Reference Coordinate Systems in the Original Assembly
You can also insert reference coordinate systems, in general not associated with
constraints, in the original assembly before export. You might find positioning and
orienting such coordinate systems easier in the CAD environment. Translation preserves
these coordinate systems, which appear in the generated model in addition to the
coordinate systems pairs connecting Joints and Bodies.
For more information, see “Inserting Reference Coordinate Systems into Assemblies
Before Export” on page 4-41.
Constraining and Driving Degrees of Freedom
Constraints reduce the number of independent degrees of freedom in a mechanical
system by preventing certain movements. Drivers affect DoFs, not by eliminating them
completely, but by forcing their motions to follow an external time-dependent signal. A
constrained or driven DoF is not free to respond to forces and torques independently.
These sections discuss how to add constraints and drivers to your model:
• “Constraining and Driving Degrees of Freedom”
• “Actuating a Driver”
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4
Importing Mechanical Models
Note: You insert these constraints into the SimMechanics model as blocks. They act in
addition to the part constraints in the original CAD assembly.
Actuating Bodies and Joints with Motions and Forces
You can actuate bodies and joints in your SimMechanics models with external forces and
motions and set up internal forces between bodies. You can also vary the mass or inertia
(or both) of a body in time. Consult these sections for more details:
• “Actuating a Body”
• “Varying a Body's Mass and Inertia Tensor”
• “Actuating a Joint”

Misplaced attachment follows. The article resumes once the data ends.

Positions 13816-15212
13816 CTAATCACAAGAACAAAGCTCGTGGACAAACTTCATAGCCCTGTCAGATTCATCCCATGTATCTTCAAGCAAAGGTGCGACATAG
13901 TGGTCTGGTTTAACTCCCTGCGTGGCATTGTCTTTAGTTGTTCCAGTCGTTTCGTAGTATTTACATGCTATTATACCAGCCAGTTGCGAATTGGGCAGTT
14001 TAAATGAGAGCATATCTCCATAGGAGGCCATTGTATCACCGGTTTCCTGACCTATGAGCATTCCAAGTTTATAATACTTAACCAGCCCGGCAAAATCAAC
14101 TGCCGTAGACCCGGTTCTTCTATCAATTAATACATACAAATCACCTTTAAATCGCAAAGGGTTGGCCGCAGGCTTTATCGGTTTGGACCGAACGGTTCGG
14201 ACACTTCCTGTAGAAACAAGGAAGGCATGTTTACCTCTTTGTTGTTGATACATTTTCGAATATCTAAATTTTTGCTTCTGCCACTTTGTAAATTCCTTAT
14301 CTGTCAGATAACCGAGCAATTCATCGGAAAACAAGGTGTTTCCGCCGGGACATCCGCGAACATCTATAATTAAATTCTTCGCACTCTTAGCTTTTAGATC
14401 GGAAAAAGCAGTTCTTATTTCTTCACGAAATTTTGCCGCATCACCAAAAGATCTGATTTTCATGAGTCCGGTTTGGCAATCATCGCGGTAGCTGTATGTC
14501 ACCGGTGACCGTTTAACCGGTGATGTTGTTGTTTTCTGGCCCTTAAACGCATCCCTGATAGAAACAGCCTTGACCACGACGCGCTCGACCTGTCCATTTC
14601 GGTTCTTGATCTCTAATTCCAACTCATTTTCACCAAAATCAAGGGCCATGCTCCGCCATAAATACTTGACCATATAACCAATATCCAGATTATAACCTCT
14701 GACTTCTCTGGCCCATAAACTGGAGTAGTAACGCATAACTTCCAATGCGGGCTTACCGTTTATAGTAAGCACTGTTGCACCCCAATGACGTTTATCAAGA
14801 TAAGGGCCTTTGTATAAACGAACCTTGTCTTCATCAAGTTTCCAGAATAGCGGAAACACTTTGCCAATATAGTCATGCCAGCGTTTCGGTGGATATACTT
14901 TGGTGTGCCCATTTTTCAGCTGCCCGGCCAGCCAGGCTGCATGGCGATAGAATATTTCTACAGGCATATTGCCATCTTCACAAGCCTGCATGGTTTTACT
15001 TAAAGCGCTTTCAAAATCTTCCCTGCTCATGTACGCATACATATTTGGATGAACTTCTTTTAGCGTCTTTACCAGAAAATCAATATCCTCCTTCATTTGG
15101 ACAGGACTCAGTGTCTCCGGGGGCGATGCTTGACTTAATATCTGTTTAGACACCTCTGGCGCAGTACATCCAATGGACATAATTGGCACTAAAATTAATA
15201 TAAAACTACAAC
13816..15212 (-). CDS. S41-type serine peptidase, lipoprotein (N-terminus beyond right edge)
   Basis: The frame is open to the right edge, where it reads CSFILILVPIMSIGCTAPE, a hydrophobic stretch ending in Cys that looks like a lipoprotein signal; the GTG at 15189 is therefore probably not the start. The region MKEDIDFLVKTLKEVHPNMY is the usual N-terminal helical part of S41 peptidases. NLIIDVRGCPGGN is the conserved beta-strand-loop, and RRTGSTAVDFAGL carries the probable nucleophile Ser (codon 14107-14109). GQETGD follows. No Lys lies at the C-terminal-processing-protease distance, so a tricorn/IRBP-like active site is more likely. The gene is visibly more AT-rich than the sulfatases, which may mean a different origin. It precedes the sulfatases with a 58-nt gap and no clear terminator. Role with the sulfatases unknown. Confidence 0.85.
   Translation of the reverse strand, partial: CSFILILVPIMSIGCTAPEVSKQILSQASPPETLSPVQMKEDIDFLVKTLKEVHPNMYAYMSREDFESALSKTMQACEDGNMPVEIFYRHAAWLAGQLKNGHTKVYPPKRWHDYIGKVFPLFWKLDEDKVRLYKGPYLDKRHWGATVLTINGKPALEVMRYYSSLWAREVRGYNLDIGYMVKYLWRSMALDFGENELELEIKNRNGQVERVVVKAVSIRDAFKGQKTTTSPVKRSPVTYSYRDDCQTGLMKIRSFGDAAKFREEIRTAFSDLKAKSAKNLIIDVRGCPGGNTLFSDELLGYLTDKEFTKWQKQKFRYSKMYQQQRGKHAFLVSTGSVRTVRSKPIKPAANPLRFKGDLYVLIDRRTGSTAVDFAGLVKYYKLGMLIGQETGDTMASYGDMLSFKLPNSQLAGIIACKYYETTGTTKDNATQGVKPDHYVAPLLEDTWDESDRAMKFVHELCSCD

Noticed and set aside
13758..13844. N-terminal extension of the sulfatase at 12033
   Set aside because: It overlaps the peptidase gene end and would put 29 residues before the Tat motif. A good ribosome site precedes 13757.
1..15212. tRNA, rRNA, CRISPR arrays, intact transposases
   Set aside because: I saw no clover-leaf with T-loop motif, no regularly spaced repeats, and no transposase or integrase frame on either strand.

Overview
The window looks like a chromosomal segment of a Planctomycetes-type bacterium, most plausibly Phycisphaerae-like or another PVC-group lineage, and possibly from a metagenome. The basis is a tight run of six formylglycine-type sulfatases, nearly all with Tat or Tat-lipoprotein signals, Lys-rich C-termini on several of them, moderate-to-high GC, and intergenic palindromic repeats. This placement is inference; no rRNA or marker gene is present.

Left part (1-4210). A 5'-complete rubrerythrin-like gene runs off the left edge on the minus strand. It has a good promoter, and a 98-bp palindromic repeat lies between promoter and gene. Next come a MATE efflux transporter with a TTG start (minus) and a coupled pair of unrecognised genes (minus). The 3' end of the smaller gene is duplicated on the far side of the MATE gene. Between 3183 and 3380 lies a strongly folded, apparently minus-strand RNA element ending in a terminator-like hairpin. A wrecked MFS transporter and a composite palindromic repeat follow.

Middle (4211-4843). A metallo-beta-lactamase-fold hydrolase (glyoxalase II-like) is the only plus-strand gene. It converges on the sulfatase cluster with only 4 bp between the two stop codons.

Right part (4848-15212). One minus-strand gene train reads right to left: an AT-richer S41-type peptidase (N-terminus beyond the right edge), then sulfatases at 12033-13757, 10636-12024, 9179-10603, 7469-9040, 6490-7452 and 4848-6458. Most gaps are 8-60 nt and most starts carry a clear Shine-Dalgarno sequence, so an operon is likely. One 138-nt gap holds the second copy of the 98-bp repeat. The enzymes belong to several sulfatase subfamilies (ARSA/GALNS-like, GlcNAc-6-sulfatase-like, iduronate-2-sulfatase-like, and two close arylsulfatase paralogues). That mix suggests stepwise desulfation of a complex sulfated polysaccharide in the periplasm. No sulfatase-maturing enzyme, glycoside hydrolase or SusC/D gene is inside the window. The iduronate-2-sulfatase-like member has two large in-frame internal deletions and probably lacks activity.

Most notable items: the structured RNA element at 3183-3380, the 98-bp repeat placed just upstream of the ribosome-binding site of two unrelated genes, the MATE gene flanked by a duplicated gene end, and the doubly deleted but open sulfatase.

• “Adding Internal Forces”
Setting the Model's Initial Conditions
When you import a CAD assembly into the SimMechanics environment, the XML file
determines the initial geometric configuration of the model's bodies. By default, the
initial velocities of the bodies are zero, and the model is in .
If you want to change the initial positions and/or velocities of the bodies in your model
to be different from the CAD-determined configuration, you need to add initial condition
actuators, as discussed in “Specifying Initial Positions and Velocities”.
Sensing Forces and Motions
To detect the motions of bodies and joints and measure the forces acting on or through
them, you can add sensors to your model. See “Sensing Motions and Forces”.
Satisfying SimMechanics Model Validity Requirements
You can find the general instructions for building valid SimMechanics models in these
sections:
• “Representing Machines with Models”
• “Validating Mechanical Models”
Changing Custom Body Visualization Geometries and Colors
When it generates the Body blocks in a model (except for Root Bodies), the SimMechanics
importer automatically customizes the body geometries for visualization by referencing
4-18
Working with Generated Models
the STL files associated with the CAD assembly export. It also automatically customizes